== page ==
One of Malaysia's top political analysts, Abdul Razak Baginda, has gone on trial in connection with the murder of a young Mongolian woman.
Abdul Razak Baginda is a high-profile political analyst
Altantuya Shaariibuu's body was found in a jungle clearing outside the capital, Kuala Lumpur, last November.
Mr Abdul Razak, an adviser to Deputy Prime Minister Najib Razak, is charged with abetting the murder.
The link between the two men has prompted speculation about a possible political scandal.
Ever since Altantuya Shaariibuu's remains were found last November, this case has enthralled Malaysians, according to the BBC correspondent in Kuala Lumpur, Jonathan Kent.
Altantuya had been shot twice in the back of the head, and her body blown up with a type of plastic explosive used by the Malaysian security services.
Two elite police bodyguards who protected top politicians, including Mr Najib, are charged with her murder. Mr Najib's former right-hand man, Mr Abdul Razak, is charged with abetment.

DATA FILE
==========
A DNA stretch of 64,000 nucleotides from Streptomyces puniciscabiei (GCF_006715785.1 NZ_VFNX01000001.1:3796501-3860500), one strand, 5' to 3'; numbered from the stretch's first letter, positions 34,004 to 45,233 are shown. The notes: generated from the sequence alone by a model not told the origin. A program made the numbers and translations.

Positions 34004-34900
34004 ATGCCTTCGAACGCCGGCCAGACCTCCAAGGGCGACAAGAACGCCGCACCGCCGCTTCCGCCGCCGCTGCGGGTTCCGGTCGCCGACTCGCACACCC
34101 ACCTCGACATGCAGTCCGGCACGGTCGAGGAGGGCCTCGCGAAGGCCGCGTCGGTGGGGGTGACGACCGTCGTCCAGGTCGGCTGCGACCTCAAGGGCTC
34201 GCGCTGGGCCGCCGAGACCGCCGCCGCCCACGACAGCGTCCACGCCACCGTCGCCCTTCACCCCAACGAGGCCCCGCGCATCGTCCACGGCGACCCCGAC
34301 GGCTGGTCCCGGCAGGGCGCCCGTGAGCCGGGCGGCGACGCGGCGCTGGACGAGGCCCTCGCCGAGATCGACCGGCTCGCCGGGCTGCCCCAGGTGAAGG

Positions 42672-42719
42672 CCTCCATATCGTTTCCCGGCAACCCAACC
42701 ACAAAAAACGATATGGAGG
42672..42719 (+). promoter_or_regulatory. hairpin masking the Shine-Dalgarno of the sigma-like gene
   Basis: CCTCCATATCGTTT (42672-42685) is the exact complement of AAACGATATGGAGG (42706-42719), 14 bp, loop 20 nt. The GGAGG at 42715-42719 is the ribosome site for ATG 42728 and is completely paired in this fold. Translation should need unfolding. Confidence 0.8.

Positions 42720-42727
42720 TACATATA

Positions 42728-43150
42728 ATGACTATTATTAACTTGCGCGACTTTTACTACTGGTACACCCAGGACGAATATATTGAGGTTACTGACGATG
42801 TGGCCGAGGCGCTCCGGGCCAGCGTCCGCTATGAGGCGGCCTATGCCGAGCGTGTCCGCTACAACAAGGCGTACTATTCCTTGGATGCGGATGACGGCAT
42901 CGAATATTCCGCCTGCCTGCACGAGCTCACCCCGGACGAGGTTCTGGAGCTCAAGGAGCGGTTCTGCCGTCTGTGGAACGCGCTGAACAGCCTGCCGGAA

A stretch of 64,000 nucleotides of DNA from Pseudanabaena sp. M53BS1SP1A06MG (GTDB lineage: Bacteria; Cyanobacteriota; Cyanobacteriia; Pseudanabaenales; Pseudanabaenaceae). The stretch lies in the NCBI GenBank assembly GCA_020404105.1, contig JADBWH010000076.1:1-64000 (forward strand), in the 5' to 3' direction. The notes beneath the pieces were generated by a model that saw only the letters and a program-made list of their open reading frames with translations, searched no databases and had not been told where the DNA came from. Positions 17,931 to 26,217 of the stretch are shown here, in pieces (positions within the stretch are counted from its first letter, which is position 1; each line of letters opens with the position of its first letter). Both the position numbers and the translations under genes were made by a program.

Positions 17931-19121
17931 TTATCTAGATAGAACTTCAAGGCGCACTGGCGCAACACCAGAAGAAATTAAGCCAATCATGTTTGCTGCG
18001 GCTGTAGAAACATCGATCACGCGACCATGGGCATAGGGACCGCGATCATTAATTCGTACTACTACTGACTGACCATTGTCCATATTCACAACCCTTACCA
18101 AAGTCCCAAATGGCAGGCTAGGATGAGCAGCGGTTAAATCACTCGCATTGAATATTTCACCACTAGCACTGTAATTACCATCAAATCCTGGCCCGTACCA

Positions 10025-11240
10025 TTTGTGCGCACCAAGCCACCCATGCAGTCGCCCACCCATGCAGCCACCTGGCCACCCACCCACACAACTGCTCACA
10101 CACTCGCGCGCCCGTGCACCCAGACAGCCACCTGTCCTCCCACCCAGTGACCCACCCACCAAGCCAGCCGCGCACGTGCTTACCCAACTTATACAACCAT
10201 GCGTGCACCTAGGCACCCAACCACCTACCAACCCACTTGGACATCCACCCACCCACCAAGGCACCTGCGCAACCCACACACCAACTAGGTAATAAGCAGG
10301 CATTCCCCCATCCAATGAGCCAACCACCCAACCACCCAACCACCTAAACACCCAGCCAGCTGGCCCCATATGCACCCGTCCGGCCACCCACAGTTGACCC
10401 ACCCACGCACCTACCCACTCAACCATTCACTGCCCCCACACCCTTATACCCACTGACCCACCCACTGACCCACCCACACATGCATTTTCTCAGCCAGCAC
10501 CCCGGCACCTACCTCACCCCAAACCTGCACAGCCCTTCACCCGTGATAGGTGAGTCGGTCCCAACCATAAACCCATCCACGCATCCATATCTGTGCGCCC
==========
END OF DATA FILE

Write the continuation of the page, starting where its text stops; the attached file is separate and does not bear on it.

Mr Najib has denied any links with the murder
If Mr Abdul Razak and the two police officers are found guilty, then all three will face the death penalty.
On the opening day of the trial, the prosecution produced Balasubramaniam Kumar, a private investigator who said he was hired by Mr Abdul Razak.
He told the court his job was to stop 28-year-old Altantuya from meeting Mr Abdul Razak to blackmail him over an affair.
The prosecution says that in the end, Mr Abdul Razak turned to two members of a VIP protection squad who had guarded his mentor, Mr Najib.
The controversial trial was delayed for two weeks after the entire prosecution team was replaced at the last minute, leading some to speculate about possible political interference, our correspondent says.
Mr Najib is also defence minister, and recently he was prompted to vehemently deny opposition allegations that he was linked to the murder.